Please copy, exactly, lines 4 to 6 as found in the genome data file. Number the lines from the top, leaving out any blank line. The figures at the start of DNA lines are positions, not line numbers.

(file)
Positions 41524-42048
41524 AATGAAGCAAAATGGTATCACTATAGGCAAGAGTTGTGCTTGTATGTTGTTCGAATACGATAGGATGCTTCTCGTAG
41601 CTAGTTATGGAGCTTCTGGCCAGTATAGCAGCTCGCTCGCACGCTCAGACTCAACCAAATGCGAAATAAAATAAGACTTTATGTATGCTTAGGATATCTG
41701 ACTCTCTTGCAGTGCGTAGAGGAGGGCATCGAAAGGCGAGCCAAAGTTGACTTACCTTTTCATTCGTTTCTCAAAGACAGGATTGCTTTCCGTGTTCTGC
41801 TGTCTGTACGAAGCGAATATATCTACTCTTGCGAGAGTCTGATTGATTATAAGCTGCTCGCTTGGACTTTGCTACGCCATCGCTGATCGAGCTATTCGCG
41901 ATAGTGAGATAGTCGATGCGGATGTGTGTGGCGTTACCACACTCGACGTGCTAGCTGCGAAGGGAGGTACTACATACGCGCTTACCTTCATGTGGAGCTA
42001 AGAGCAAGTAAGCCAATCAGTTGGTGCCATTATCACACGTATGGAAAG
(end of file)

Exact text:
41701 ACTCTCTTGCAGTGCGTAGAGGAGGGCATCGAAAGGCGAGCCAAAGTTGACTTACCTTTTCATTCGTTTCTCAAAGACAGGATTGCTTTCCGTGTTCTGC
41801 TGTCTGTACGAAGCGAATATATCTACTCTTGCGAGAGTCTGATTGATTATAAGCTGCTCGCTTGGACTTTGCTACGCCATCGCTGATCGAGCTATTCGCG
41901 ATAGTGAGATAGTCGATGCGGATGTGTGTGGCGTTACCACACTCGACGTGCTAGCTGCGAAGGGAGGTACTACATACGCGCTTACCTTCATGTGGAGCTA